Day-to-day purchases: the new grocery buyer
For those millennials living out of home and running their own households, being financially independent is like a badge of honour. 86% are responsible for all or most of their household expenditure, while 81% are responsible for doing their groceries. One of the most interesting findings was the trend of ‘Sunday Adultday’. Due to their busy work and social calendars, millennials prefer to get their adulting done in one day and do one big shop on a Sunday (32%).
The love for anything ‘gourmet’ extends beyond Saturday brunches, it also translates into the kitchen too. Millennials are passionate about cooking, and do it for 65% of their meals.
They also love a good bargain, paying close attention to prices and quality. However, they are also prone to premium purchases as a treat. Aldi is a firm favourite among young adults, while premium purchases are more likely to be bought from boutique vendors and specialty stores.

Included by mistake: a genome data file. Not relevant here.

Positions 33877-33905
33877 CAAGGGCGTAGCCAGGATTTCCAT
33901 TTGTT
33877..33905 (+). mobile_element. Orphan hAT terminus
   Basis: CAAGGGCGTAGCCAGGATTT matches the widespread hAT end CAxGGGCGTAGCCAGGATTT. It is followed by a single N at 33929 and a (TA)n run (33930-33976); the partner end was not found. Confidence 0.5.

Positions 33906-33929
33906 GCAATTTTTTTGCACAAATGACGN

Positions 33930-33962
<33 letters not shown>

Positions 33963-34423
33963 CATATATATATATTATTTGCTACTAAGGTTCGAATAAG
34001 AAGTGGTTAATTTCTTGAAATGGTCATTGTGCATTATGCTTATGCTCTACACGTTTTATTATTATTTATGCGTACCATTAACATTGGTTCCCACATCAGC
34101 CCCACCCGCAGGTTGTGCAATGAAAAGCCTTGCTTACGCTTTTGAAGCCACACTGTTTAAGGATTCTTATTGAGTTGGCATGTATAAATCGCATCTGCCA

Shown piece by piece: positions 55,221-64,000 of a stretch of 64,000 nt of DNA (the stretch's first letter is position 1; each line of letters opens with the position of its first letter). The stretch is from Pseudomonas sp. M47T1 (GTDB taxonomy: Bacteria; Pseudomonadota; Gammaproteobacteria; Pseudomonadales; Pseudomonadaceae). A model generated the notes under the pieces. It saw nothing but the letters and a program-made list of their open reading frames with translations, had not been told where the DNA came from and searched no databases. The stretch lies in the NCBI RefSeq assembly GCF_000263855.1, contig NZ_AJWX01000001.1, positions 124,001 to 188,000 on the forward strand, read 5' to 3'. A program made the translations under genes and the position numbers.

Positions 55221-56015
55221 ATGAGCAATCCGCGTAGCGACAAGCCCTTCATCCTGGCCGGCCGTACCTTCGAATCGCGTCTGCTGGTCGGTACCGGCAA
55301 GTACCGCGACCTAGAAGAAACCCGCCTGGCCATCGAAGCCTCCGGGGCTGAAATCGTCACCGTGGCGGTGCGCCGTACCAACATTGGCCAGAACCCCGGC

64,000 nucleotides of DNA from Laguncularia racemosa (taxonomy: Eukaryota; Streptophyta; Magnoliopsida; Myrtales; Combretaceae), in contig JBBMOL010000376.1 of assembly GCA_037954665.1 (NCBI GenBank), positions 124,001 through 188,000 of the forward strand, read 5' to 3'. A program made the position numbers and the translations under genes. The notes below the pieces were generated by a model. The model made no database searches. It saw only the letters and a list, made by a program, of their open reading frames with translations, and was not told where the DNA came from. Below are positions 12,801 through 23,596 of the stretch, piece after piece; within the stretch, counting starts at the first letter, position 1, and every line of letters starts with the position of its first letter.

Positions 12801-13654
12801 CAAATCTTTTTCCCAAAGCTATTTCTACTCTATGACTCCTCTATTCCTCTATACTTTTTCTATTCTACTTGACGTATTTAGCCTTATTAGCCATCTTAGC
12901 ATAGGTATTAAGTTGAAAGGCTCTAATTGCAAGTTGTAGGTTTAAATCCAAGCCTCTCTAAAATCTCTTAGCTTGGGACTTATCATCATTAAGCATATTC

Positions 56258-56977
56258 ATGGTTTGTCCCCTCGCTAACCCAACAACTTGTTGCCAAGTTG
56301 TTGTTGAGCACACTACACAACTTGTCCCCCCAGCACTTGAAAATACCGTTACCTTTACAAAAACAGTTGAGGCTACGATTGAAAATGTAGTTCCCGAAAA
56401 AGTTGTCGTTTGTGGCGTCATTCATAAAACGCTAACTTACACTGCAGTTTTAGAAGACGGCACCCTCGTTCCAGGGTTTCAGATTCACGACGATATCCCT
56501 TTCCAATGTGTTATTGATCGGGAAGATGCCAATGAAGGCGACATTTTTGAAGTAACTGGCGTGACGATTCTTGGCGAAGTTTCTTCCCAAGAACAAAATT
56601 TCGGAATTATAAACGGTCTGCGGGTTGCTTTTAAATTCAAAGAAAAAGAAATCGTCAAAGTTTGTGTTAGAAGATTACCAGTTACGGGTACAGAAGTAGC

Larger purchases: saving for the medium term
Turns out millennials learnt something from the GFC. Most of them are in credit rather than debt, with 45% actively saving, holding an average of 5-6.5K stashed away for a rainy day. Granted, what they are saving for, will probably be spent in the medium term, with 76% signalling that they intend to spend the money on traveling overseas. Traditionally, young adults save for larger purchases such as cars and homes. However, only 20% indicated that they were saving for a car, while 49% were saving for the long term in the hope they can one day afford to buy a house.
It’s interesting to point out that as early adopters of technology, millennials are using budgeting apps and services to help save, invest and manage their spending. While many steer clear of credit cards in favour of debit cards, micro-credit offerings like Afterpay and zipPay are becoming more popular for splurge purchases.
Entertainment and hobbies: the search for freedom